Until Next Time,

Be Well!




HIPAA Environmental Monitoring Standards

Greetings and welcome back!  This week we continue our series on the cyber, physical and operational security standards for HIPAA compliance.  Specifically, we take a look at HIPAA Environmental Monitoring Standards for the cooling and protection of the servers where your ePHI is stored.


Medical records must be protected from more than just cyber or physical threats. HIPAA Security standards require that they must also be protected from destruction in the event of a natural or environmental event. This is specifically provided for in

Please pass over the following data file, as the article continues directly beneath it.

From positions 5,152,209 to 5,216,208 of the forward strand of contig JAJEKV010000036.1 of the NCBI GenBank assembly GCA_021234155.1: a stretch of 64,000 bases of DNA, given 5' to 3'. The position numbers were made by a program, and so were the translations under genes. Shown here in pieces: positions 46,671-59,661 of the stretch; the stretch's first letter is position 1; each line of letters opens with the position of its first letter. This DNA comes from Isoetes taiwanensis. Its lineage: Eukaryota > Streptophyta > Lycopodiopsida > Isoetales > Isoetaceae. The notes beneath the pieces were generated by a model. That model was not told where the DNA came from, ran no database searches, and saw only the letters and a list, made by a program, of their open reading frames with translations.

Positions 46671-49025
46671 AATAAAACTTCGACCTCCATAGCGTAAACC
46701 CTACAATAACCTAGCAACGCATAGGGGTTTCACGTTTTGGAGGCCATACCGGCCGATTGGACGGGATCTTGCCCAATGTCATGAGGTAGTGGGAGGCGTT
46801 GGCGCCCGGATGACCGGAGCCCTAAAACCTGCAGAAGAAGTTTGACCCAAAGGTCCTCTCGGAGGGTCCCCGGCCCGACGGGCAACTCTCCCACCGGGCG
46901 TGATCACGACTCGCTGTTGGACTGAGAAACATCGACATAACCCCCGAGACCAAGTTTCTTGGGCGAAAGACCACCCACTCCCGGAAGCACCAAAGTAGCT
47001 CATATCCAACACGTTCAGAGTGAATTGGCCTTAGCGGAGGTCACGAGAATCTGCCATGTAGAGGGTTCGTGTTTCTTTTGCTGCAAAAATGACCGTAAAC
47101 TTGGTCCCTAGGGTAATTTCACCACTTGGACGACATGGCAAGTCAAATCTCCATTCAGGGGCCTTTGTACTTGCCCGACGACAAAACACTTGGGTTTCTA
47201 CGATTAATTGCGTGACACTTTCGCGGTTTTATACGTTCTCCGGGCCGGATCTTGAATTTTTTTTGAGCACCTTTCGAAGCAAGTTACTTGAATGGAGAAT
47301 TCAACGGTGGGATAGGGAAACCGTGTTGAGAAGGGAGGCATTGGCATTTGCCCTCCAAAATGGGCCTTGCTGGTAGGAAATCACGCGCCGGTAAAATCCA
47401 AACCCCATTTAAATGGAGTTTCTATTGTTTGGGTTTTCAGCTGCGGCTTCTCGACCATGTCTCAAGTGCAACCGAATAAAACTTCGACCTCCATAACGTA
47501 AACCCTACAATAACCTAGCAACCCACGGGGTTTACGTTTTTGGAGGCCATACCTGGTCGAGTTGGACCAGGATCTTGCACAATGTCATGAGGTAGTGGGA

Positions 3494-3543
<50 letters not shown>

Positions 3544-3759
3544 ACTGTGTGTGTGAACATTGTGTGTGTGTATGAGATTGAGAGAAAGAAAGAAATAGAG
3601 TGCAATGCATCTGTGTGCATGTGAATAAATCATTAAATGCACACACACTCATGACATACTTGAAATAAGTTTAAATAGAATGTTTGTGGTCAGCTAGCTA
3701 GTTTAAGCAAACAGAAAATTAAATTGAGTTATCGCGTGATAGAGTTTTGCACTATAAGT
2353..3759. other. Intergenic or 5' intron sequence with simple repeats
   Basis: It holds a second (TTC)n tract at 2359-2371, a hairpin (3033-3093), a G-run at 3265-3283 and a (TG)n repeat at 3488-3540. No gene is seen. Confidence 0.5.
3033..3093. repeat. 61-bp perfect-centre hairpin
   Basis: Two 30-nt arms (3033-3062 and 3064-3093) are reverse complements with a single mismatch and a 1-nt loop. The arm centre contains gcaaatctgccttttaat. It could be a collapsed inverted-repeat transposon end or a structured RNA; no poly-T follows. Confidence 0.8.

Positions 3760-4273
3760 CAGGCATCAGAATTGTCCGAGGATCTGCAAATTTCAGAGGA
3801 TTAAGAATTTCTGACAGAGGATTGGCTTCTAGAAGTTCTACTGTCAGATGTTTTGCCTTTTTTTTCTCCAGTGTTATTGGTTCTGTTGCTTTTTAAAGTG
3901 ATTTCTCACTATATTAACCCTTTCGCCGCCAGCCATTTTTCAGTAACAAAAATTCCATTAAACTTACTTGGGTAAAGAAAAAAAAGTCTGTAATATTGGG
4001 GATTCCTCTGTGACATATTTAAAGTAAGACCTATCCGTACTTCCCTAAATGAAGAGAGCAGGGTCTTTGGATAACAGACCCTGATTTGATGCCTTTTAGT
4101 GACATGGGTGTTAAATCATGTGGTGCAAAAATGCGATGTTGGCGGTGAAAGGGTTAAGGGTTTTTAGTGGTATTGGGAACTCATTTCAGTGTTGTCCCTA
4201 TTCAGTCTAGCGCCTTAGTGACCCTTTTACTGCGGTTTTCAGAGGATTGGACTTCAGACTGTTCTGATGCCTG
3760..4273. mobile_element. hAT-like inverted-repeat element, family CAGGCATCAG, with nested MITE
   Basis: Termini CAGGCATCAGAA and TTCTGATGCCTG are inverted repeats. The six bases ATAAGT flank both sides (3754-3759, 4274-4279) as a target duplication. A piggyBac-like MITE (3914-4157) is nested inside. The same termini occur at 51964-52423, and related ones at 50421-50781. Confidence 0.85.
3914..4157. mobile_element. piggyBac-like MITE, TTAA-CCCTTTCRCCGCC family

HIPAA Section 164.304“Physical safeguards are physical measures, policies, and procedures to protect a covered entity’s electronic information systems and related buildings and equipment, from natural and environmental hazards…

What are some of the environmental hazards that can cause the downtime, damage or data loss in the electronic information systems?  Here are a few that have been singled out in data environments:

  1. HVAC Cooling failure in server room or network closet resulting in overheated servers and downed ePHI systems
  2. Server cooling fan failure resulting in shutdown of ePHI server
  3. Water leak over servers or network equipment resulting in destruction of ePHI servers and data